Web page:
Basic River Animations with QGIS, Aerialod and Blender - Mosel from Trier to Traben-Trarbach
Foreword: 2021 Flood
In 2021, some parts of central Europe suffered a once-in-a-century flood arriving in one night only. Trier-Ehrang (Rheinland-Pfalz, Germany) for example, was devastated. People died and lost their homes. The hospital won’t be reopened and many people still fight with stress and trauma, the toxic substances or the economic consequences. Consider donating to a trustworthy organization listed here.
As Blender is gaining popularity in GIS, I wanted to create the most basic river/flood animation possible, not focusing on splendid colors, shadows and texture but rather a basic blue/brown representation that could be improved and used for other purposes as well.
Starting from an empty river bed, I wanted to visualize, where the water flows and which areas are flood prone.
The method used here doesn’t respect the physical flowing behavior of water, meaning that a river is usually slightly inclined towards the delta. Hence, it is to understand only as an approximation.
Consider following some intro tutorial to Blender first, like the classical donut tutorial for Blender 3.0 (as of 01/2022). It will help understanding the below logic.
1. Load DEM data in QGIS
Download some digital elevation model (DEM), e.g. from earthexplorer and drag’n’drop it in QGIS. Clip to your AOI if needed and export as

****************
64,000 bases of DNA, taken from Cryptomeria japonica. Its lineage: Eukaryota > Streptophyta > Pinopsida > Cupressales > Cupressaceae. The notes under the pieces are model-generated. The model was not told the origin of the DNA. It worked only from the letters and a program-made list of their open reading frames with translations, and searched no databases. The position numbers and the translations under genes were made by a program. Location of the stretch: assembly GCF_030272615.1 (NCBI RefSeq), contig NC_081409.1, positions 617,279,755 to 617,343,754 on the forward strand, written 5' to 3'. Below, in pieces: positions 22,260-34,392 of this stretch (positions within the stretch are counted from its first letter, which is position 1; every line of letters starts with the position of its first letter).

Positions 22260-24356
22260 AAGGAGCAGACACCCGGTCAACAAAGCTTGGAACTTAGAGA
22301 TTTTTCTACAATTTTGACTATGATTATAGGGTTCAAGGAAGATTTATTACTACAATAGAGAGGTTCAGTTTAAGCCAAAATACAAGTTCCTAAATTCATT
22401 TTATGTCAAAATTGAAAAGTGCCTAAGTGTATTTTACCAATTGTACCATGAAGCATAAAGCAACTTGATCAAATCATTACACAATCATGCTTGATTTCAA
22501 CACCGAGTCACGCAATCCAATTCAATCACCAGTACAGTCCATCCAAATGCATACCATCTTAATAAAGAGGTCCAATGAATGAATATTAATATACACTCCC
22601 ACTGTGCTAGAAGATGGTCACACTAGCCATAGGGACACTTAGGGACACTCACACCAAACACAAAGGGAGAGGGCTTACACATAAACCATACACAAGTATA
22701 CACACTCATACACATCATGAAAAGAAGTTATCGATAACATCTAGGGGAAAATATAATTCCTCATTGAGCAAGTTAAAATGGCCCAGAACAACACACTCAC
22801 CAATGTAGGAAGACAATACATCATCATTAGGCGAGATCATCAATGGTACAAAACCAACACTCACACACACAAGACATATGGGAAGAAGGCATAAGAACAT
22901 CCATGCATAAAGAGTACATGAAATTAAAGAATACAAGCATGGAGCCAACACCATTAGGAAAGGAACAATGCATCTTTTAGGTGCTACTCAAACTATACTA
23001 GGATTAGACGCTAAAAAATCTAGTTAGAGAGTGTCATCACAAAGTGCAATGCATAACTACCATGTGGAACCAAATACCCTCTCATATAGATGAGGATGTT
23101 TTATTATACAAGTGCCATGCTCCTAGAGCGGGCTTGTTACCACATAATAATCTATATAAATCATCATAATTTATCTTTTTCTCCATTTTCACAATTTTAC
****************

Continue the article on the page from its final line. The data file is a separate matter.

2. Load DEM in Aerialod
.tiff in Aerialod (if it doesn’t work, click on the image in the upper right corner and open manually). Tweak the settings e.g.
lod (for LEGO effect).
Export the model as .ply under Export.
3. Load the model in Blender
File > Import > Stanford (.ply)
Shading and enter the following nodes (Shortcut Shift+a for new nodes).
The left value is the slider for water (blue) / rock (brown) threshold.
4. Creating the frames
animation, set the the number of frames (150 in my case) as
End (lower right corner).
Now, for this animation I used 3 keyframes only*:
- No water
- No water
In order to set those, click the first keyframe at frame 1 and go back to
Shading. Set the right value for no water (e.g. 0) and whilst hovering over it click
insert keyframe. This particular keyframe with no water in the river bed is now the first frame to be rendered and used as starting frame in the animation.
Go back to
animation set the last keyframe (e.g. 75) and switch to
Shading. Set the value to the highest threshold you would like to animate. E.g. either stop at the ’normal’ river level or go way beyond and create a hypothetical flood map.
i again and repeat the process for the last keyframe (e.g. 150, no water).
Tweak your light and camera settings.
*one could use only 2 keyframes and later add a boomerang effect
Tweak the render settings. For a quick version, stick to the standard settings or just copy mine and hit Ctrl+F12 for rendering all 150 frames.
When fully rendered, open a new Blender project and choose
Video Editing. Load all the keyframes by clicking
Add > Image/Sequence and choose your export folder from before. Set your export path.
Hit Ctrl+F12 again for the final video et voilà!
This was a quick run for beginners. At any point consider diving into the vast world of Blender tutorials and tweak with the settings. Once you get the hang of it, it becomes truly addictive. Let me know if this tutorial helped you!
Consider donating to flood victims.